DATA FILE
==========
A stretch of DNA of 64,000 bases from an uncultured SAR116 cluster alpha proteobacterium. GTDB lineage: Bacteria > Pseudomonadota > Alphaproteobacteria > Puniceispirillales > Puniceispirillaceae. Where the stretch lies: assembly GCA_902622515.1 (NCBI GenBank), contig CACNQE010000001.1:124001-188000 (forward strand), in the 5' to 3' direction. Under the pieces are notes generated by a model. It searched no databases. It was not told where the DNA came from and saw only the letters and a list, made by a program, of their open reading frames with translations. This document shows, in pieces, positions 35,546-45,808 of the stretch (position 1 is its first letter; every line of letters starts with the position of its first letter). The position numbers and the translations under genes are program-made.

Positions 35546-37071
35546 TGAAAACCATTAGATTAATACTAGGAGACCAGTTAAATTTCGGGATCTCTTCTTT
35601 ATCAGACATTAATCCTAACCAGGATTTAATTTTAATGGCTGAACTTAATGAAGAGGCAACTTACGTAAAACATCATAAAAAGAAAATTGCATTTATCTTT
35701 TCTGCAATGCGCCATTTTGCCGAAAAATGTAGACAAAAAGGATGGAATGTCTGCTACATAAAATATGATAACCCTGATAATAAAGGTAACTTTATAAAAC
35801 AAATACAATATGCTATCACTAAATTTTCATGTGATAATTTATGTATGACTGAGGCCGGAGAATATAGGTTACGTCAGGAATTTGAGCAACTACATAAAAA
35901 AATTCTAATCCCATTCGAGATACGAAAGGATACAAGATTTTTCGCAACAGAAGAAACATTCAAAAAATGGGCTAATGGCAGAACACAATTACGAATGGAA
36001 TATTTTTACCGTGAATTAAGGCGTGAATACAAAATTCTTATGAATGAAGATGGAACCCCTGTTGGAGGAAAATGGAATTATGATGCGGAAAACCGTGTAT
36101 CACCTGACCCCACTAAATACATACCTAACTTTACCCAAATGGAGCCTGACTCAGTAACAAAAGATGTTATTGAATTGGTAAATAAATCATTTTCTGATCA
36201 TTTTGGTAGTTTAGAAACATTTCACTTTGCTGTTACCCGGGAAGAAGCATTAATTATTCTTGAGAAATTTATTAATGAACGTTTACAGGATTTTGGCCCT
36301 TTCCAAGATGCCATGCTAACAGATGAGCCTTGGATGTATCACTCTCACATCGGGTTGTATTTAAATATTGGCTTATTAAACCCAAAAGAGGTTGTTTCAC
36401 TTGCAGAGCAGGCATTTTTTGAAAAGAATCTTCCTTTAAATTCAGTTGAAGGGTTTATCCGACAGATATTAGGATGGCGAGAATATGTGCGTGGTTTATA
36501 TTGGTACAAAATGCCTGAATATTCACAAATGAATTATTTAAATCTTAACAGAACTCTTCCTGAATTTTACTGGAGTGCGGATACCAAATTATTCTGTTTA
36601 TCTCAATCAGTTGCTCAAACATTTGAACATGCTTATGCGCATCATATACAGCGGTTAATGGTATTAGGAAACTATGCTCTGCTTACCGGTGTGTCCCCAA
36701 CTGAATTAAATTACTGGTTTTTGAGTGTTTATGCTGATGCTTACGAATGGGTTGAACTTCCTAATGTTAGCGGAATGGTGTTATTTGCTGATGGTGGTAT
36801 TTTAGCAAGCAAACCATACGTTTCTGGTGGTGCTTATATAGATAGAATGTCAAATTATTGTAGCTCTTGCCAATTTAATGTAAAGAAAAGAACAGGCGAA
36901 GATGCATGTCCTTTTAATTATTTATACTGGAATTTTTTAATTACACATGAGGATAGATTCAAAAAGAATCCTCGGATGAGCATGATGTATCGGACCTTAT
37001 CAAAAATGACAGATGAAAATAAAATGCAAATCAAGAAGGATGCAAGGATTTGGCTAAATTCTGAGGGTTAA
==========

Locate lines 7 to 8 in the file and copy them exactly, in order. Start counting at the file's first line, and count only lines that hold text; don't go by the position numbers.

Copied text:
35901 AATTCTAATCCCATTCGAGATACGAAAGGATACAAGATTTTTCGCAACAGAAGAAACATTCAAAAAATGGGCTAATGGCAGAACACAATTACGAATGGAA
36001 TATTTTTACCGTGAATTAAGGCGTGAATACAAAATTCTTATGAATGAAGATGGAACCCCTGTTGGAGGAAAATGGAATTATGATGCGGAAAACCGTGTAT